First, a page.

Confessor. This is also the name of the central character in Jane
Austen's novel 'Emma'.
EMMALINE   f   English   Variant of EMMELINE
EMMELINE   f   English  Medieval pet form of EMMA
EMMET   m   English  From a surname that was derived from the feminine
first name EMMA
EMMETT   m   English  Variant of EMMET
EMMIE   f   English  Pet form of EMMA or EMILY
EMMY   f   English   Pet form of EMMA or EMILY 

The 1911 Britannica has another variant: Imma
“Einhard married Emma, or Imma, a sister of Bernharius, bishop of
Worms, and a tradition of the 12th century represented this lady as a
daughter of Charlemagne, and invented a romantic story with regard to
the courtship which deserves to be noticed as it frequently appears in
literature. Einhard is said to have visited the emperor’s daughter
regularly and secretly, and on one occasion a fall of snow made it
impossible for him to walk away without leaving footprints, which
would lead to his detection. This risk, however, was obviated by the
foresight of Emma, who carried her lover across the courtyard of the
palace; a scene which was witnessed by Charlemagne, who next morning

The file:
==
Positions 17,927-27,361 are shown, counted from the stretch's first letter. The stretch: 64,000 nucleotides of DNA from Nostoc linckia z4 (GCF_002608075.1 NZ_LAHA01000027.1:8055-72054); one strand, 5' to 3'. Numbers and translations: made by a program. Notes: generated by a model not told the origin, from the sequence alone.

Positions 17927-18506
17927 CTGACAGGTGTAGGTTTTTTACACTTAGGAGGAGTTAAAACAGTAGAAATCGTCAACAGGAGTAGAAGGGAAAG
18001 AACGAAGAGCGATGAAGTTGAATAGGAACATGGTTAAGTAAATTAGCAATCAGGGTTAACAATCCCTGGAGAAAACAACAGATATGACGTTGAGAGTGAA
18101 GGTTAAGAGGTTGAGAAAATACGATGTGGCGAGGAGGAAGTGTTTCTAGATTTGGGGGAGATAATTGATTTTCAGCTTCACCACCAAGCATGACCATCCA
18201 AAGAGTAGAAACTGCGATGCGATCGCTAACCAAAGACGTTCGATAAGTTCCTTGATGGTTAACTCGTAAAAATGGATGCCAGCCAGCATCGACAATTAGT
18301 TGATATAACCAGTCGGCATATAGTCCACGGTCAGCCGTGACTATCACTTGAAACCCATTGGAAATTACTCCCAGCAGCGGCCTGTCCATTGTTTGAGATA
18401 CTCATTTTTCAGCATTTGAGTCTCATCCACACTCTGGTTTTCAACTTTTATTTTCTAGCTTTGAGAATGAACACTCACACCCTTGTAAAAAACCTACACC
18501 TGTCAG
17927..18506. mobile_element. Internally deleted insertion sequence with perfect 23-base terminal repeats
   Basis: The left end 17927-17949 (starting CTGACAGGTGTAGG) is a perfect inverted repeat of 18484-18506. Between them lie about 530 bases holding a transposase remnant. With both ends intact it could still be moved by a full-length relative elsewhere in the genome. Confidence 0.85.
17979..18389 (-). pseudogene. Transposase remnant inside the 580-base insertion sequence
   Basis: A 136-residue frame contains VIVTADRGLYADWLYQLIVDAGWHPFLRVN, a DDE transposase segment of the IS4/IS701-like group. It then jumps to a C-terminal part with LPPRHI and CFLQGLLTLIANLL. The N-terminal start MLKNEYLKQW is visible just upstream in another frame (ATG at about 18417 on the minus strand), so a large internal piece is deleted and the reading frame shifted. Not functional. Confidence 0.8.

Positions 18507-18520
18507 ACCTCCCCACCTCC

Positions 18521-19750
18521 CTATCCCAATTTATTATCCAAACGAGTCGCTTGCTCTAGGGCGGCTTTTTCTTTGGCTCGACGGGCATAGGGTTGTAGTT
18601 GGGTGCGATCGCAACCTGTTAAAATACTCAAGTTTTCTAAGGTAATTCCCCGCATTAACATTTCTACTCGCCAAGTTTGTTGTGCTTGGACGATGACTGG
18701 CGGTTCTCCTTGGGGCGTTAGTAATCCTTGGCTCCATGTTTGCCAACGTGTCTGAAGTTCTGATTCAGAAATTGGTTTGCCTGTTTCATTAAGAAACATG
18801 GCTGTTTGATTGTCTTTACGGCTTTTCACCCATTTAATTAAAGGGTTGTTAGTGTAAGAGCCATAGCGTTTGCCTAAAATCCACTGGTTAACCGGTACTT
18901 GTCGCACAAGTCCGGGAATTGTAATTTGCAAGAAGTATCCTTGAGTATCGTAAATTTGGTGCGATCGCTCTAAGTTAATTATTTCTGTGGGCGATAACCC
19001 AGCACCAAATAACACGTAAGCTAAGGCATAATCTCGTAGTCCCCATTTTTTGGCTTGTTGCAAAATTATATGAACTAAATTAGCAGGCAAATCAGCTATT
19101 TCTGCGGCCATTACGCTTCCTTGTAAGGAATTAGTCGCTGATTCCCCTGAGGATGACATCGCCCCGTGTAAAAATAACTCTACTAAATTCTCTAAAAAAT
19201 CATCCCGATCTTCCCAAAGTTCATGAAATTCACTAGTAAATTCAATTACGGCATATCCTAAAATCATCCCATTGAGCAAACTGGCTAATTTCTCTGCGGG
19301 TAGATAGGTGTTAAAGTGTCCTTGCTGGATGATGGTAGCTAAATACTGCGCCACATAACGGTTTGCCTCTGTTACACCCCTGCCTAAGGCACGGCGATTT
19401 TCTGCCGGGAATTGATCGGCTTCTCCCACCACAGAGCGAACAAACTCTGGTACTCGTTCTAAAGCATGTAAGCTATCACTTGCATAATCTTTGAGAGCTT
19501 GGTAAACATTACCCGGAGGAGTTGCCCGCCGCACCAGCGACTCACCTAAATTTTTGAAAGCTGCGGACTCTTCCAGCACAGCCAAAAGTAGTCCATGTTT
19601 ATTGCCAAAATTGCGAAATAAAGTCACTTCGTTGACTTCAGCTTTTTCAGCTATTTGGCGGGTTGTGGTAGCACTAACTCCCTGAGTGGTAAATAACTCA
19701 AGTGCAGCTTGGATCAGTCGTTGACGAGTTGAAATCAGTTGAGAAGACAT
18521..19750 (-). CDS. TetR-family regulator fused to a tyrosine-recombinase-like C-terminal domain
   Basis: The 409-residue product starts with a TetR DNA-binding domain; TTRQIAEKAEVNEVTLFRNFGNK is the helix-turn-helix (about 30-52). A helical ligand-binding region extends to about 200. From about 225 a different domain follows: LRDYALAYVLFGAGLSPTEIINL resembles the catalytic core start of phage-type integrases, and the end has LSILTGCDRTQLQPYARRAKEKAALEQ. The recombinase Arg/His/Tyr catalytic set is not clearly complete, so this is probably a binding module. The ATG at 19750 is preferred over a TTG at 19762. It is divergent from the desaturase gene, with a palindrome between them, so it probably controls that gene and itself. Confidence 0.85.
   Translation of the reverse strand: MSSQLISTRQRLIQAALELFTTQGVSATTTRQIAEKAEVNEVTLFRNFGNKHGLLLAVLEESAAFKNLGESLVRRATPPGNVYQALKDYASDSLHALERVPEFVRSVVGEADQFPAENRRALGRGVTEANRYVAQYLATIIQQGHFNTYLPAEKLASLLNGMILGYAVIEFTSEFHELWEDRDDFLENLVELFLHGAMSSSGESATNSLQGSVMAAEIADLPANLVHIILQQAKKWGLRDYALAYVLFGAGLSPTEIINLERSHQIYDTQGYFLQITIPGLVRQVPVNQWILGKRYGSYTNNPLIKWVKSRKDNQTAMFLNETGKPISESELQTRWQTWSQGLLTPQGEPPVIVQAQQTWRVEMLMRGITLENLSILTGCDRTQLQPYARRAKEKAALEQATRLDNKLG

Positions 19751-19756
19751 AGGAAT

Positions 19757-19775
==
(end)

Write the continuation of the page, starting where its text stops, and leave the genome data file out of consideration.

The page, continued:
narrated the occurrence to his counsellors, and asked for their
advice. Very severe punishments were suggested for the clandestine
lover, but the emperor rewarded the devotion of the pair by consenting
to their marriage. This story is, of course, improbable, and is
further discredited by the fact that Einhard does not mention Emma
among the number of Charlemagne’s children.”
Entry for Einhard (c. 770—840), the friend and biographer of

Search strategy: Emma combined with the following (in separate
searches): origins, means, meaning, originates, “first recorded”

I hope that this satisfies your curiosity about the name Emma. 
However, please do request further clarification, if you feel I can
help further.

Clarification of Answer by tehuti-ga on 18 Aug 2003 05:44 PDT
Hello John,

I'm afraid I've been unable so far to find any biblical connotations
for Emma.  The nearest would be Emmanuelle as the feminine form of
Emmanuel.  I'll carry on digging a bit more, but am dubious whether I
will find anything.

Clarification of Answer by tehuti-ga on 18 Aug 2003 06:14 PDT
Nothing in Hitchcok’s Bible Names
or Easton’s Bible Dictionary

The nearest I have found in Hebrew is the word Emuna(h), which means faith/belief.
johnfrommelbourne-ga rated this answer:5 out of 5 stars
Dear Tehuti,
             Thanks very much for all of that which was more than I
expected for the fee offered. Furthermore you managed to get me back
such a comprehensive answer not that long after I posted question.
Extremely good research work I would think, relative to fee paid